WHEREAS, the President of the United States, the CDC, the Governor of Mississippi and the Mississippi Health Department have recommended that gatherings of more than 10 people be avoided; and

WHEREAS, extraordinary measures related to the spread of the Coronavirus are necessary for the health, safety, welfare and good order to protect the public.




  1. Social distancing should be enforced throughout the City – stay at least 6 feet away from
  2. Anyone 65 years or older, or anyone with underlying medical conditions, should not be in or near gatherings of over 10
  3. After visiting a location where the virus is verified to be present, a person should not go into crowds and should practice social
  4. Precautions at any gathering or business should include proper hand hygiene, social distancing and enhanced ventilation (HVAC/open windows).
  5. Persons shall not visit hospitals, nursing homes and retirement homes or long-term care facilities unless to provide critical assistance, to visit residents receiving imminent end-of-life care, or as otherwise directed by the healthcare facility, provided in the professional opinion of the supervising physician or other supervising healthcare professional at such facility that such visits can be accomplished without unreasonable risk to staff or other residents of such facilities. In lieu of in-person visits, electronic visits are encouraged.
  6. All daycare facilities shall close at 12:00 noon on Monday, March 30, 2020 until April 6, 2020. The closure will be re-evaluated on or before April 6, 2020.
  7. A city-wide curfew will be strictly enforced from 11:00 p.m. until 5:00 a.m. Persons should not be on the public street or in any public place unless it is for traveling to or from work or for medical personnel in the performance of their duties, or to a business that is open such as grocery store or gas station. First Responders and law enforcement are exempt from this
  8. During this emergency, funeral services are recommended to be held outside at grave side with a limit of 25 persons, and social distancing should be practiced. Alternatively, funerals are recommended to be on the property of a funeral home or in the City of Vicksburg Auditorium. Funeral services held inside shall be limited to 10 persons, and social distancing should be practiced. Regardless of the location, all funeral services shall be at 11:00 a.m. or 2:00 m. through April 6, 2020. Use of the City Auditorium will allow space for social distancing and will be available for funerals at no cost during this civil emergency. Any repast or other meal will not be allowed at the City Auditorium.
  9. Most places that have public assembly such as theaters, churches and religious entities, places of entertainment, and other places where the public gathers from time to time have already adopted policies of closing or limiting the number of persons allowed inside at the same time. There should not be gatherings of more than 10 people at an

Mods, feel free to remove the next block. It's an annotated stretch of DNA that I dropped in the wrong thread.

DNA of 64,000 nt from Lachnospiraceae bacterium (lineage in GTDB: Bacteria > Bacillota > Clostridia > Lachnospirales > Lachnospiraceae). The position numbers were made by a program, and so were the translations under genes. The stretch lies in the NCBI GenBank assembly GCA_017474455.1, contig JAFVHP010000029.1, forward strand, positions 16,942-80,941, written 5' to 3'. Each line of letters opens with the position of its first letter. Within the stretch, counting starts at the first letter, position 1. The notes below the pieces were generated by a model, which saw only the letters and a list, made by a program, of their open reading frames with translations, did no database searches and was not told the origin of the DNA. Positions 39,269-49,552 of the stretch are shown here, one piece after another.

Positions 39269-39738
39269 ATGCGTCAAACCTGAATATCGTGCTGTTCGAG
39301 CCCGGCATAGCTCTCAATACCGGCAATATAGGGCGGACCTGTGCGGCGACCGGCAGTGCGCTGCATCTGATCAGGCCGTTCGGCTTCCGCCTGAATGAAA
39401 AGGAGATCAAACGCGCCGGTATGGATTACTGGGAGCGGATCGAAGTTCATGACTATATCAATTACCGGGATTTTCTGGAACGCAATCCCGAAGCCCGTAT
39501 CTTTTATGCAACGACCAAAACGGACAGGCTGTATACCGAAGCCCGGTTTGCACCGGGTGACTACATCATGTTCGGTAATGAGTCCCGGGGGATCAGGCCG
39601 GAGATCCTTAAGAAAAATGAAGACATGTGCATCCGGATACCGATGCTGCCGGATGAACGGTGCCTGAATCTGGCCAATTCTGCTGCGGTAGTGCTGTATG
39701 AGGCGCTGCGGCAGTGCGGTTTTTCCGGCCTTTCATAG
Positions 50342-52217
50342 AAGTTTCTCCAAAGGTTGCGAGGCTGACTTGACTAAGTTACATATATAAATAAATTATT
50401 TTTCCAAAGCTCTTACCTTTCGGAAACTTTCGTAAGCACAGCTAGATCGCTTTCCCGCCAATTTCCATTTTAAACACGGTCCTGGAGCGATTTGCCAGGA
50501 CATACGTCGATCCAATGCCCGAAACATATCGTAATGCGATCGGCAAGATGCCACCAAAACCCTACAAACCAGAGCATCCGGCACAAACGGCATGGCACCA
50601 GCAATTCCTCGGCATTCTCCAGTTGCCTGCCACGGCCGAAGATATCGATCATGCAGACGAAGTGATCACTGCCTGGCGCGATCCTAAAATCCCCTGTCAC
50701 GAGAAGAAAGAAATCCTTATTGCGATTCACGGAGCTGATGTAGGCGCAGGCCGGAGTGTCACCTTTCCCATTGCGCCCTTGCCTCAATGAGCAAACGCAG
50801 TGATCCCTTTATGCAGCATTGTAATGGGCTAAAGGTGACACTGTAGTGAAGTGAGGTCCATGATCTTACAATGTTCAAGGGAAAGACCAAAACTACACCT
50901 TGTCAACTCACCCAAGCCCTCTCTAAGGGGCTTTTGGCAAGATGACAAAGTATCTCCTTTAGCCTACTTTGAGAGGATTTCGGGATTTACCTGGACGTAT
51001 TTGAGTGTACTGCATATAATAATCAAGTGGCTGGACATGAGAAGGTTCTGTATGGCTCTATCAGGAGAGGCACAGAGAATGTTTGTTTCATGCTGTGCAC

10. Bars, nightclubs, lounges, taverns shall close, except to the extent that such establishments may only provide take-out, pick-up, delivery, or drive-through services for food as allowed by law. Restaurants and private clubs shall close dine-in services, but may provide pick-up, curbside service, delivery, or drive-through services for food as allowed by law. There shall not be more 10 employees and 10 customers inside abovementioned businesses at any one time. These establishments must close by 11:00 p.m. and remain closed until 5:00 p.m.
  11. Retail and convenience stores shall allow no more than 10 persons inside the store and no more than 10 persons in the parking lot/gas service areas of the premises at any one time.
  12. Liquor stores shall have no more than 10 persons, including employees, inside at any one time.
  13. Barber and beauty shops, nail and tanning salons, and spas shall close at 12:00 noon on Monday, March 30, 2020 until April 6, 2020. The closure will be re-evaluated on or before April 6, 2020.
  14. Meals for seniors (65 and over), vulnerable adults and handicapped adults, will be available at the Salvation Army on Monday, March 30 and Tuesday, March 31, for curb-side pick-up, and at the Vicksburg Convention Center Wednesday, April 1 – Friday, April 3. Curb-side pick-up will be available at these locations between 11:00 a.m. and 2:00 p.m. Photo ID confirming 65 or older must be provided.
  15. For any City of Vicksburg public meetings, Zoning Board of Appeals, Board of Architectural Review, code enforcement hearings, or public gatherings in a city building, there will be no more than 10 people in the room and social distancing shall be practiced. For meetings of the Board of Mayor and Aldermen, the Mayor will determine which 10 people will be permitted to be present, giving priority to Division Heads and the Deputy City Clerk. A Vicksburg Police Officer will escort people in and out as needed. Alternate viewing options include online streaming, VTV channels, and the City of Vicksburg training room (no more than 10 people). This policy will be re-evaluated on or before April 17,